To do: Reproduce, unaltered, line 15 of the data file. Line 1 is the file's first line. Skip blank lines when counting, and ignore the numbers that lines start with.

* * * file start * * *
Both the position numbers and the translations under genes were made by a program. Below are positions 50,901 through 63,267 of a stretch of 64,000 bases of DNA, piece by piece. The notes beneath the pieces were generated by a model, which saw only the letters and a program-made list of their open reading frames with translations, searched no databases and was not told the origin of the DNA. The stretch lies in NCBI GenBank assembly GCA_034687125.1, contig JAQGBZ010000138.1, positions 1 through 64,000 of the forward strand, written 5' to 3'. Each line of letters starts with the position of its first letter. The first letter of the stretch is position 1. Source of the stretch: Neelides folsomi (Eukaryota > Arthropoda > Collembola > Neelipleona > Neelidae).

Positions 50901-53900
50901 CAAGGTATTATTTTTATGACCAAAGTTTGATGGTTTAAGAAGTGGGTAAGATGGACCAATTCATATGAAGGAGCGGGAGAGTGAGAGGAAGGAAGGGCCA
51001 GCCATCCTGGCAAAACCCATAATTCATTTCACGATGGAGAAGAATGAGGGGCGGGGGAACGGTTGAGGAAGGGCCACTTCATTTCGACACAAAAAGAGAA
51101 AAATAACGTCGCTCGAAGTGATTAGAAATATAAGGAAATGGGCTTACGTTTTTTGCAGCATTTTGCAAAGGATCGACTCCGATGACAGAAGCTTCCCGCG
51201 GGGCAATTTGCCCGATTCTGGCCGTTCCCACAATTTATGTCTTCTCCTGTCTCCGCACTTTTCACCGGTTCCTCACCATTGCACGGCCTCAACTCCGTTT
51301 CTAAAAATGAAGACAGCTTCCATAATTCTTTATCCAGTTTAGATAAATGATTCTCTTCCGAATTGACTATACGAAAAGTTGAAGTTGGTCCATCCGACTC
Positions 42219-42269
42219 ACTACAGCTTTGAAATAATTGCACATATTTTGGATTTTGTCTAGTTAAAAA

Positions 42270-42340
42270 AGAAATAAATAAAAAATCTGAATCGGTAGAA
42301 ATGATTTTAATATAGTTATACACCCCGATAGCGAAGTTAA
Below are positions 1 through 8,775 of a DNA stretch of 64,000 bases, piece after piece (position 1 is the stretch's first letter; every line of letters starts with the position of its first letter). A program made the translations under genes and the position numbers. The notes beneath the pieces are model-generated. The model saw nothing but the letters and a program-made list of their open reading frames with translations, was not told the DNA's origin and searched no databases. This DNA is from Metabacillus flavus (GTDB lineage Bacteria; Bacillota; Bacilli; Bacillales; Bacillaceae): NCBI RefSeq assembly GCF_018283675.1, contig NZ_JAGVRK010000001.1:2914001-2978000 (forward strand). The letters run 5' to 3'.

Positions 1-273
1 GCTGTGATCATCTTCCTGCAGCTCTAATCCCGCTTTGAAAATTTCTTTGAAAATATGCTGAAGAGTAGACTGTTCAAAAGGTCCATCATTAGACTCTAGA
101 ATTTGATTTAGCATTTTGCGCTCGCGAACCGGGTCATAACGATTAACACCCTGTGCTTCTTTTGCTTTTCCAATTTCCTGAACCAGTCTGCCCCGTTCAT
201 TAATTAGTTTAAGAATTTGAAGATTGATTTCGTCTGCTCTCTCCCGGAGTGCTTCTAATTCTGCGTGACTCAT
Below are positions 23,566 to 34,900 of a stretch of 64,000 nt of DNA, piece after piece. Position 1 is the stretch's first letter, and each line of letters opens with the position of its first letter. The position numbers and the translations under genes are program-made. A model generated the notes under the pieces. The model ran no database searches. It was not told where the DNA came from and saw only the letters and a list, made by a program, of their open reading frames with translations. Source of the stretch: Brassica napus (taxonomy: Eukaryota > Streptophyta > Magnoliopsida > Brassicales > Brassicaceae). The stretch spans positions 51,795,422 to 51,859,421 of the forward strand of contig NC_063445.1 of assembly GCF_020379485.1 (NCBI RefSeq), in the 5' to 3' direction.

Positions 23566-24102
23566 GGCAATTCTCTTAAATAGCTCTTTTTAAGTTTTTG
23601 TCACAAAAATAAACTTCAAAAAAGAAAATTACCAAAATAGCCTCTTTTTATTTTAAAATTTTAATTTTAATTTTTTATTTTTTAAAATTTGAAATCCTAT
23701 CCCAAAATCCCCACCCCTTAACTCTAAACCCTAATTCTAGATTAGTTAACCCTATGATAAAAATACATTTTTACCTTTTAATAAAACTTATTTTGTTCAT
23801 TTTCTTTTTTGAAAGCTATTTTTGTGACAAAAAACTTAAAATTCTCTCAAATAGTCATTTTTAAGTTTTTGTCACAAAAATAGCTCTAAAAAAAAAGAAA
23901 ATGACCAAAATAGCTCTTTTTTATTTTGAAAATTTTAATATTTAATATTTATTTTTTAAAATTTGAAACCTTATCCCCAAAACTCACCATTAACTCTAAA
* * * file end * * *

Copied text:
1 GCTGTGATCATCTTCCTGCAGCTCTAATCCCGCTTTGAAAATTTCTTTGAAAATATGCTGAAGAGTAGACTGTTCAAAAGGTCCATCATTAGACTCTAGA